In BriefEvidence for the existence of a “new” Ninth Planet, 10 times the Earth’s mass and lurking on the outer rim of the Solar System, just got a little bit firmer with the announcement of a new KBO.
A Forgotten Child in the Solar System’s Attic
Earlier this year, Mike Brown—an astronomer at Caltech who is famous for his role in the (somewhat controversial) planetary demotion of Pluto—offered, seemingly by way of atonement, evidence for the existence of a large planet in the outer Solar System.
But this distant world would be no pipsqueak, like the other icy, planetary embryos that we’ve discovered in the Kuiper Belt.
In fact, Brown and his team calculated a mass for the object of approximately 10 times the Earth’s, suggesting that it was the incipient core of a giant planet (like Jupiter or Saturn) that was jostled in the early phases of the Solar System’s formation, and rudely ejected into an astonishing 149 billion-kilometer (92 billion-mile) orbit, or nearly 75 times more distant than Pluto.
That means the hypothetical planet’s “year” can last anywhere from 10,000-20,000 terrestrial years.
Now, the evidence for the existence of such an object is indirect—specifically, the effect it seems to be having on neighboring outer Solar System bodies, called Kuiper Belt Objects (KBOs). Six of these objects had been detected with wildly eccentric orbits, including the large planetoid Sedna, with an orbital period of 11,000 years.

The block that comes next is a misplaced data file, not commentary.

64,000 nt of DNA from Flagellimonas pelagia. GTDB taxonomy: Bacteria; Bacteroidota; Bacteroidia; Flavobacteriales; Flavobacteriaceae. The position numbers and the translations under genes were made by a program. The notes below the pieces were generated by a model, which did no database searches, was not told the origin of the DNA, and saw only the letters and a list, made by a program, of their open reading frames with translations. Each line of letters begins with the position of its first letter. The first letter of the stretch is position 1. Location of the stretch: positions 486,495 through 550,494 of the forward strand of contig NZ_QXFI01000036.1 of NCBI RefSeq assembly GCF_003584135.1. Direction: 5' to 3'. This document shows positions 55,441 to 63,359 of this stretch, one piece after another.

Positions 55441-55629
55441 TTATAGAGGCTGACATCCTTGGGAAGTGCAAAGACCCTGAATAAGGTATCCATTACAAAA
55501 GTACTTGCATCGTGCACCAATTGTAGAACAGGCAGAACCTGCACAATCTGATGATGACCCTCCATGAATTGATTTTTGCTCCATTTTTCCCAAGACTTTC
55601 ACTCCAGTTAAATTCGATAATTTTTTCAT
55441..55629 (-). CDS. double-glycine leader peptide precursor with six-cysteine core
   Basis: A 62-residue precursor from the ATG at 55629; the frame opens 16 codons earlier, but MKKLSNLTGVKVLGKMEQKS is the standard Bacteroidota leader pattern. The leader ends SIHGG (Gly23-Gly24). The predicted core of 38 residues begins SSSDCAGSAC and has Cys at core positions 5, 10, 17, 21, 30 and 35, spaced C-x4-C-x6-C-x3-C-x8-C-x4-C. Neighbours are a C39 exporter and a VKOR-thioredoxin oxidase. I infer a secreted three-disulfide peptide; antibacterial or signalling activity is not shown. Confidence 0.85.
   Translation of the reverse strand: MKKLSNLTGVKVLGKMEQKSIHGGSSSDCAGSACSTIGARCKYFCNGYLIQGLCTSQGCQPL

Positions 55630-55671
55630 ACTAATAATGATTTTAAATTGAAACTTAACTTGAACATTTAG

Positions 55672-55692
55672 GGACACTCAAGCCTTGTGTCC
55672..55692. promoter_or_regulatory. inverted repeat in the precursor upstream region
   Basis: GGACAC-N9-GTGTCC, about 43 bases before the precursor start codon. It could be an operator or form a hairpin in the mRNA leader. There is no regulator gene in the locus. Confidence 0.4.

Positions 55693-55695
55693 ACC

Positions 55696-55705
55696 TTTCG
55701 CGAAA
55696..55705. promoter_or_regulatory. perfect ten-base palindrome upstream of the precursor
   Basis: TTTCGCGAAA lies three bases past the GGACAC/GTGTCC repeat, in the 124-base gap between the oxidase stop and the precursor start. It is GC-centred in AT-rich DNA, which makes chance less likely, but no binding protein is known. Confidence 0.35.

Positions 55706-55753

Planet X, Nemesis, and All the Rest
“Hey Planet Nine fans, a new eccentric KBO was discovered. And it is exactly where Planet Nine says it should be,” Mike Brown tweeted. Furthermore, he says, the new object “takes the probability of this being a statistical fluke down to ~.001% or so.”
Whether this hypothetical, 10 Earth-mass planet is the famed “Nemesis” object, said to be responsible for cometary influxes that cause mass extinctions on Earth, remains to be seen (though astronomers are, understandably, skeptical); but with the detection of uo3L91, the case for something massive lurking in the outer Solar System, and affecting the orbits of distant planetoids, just got a little bit stronger.
But we’ll have to wait and see. Perhaps more such detections will let us nail down the giant planet’s orbital path; maybe then we’ll be able to snap a picture of it with some next-gen Earth-based telescope.
Till then, keep your eyes peeled for more eccentric KBOs.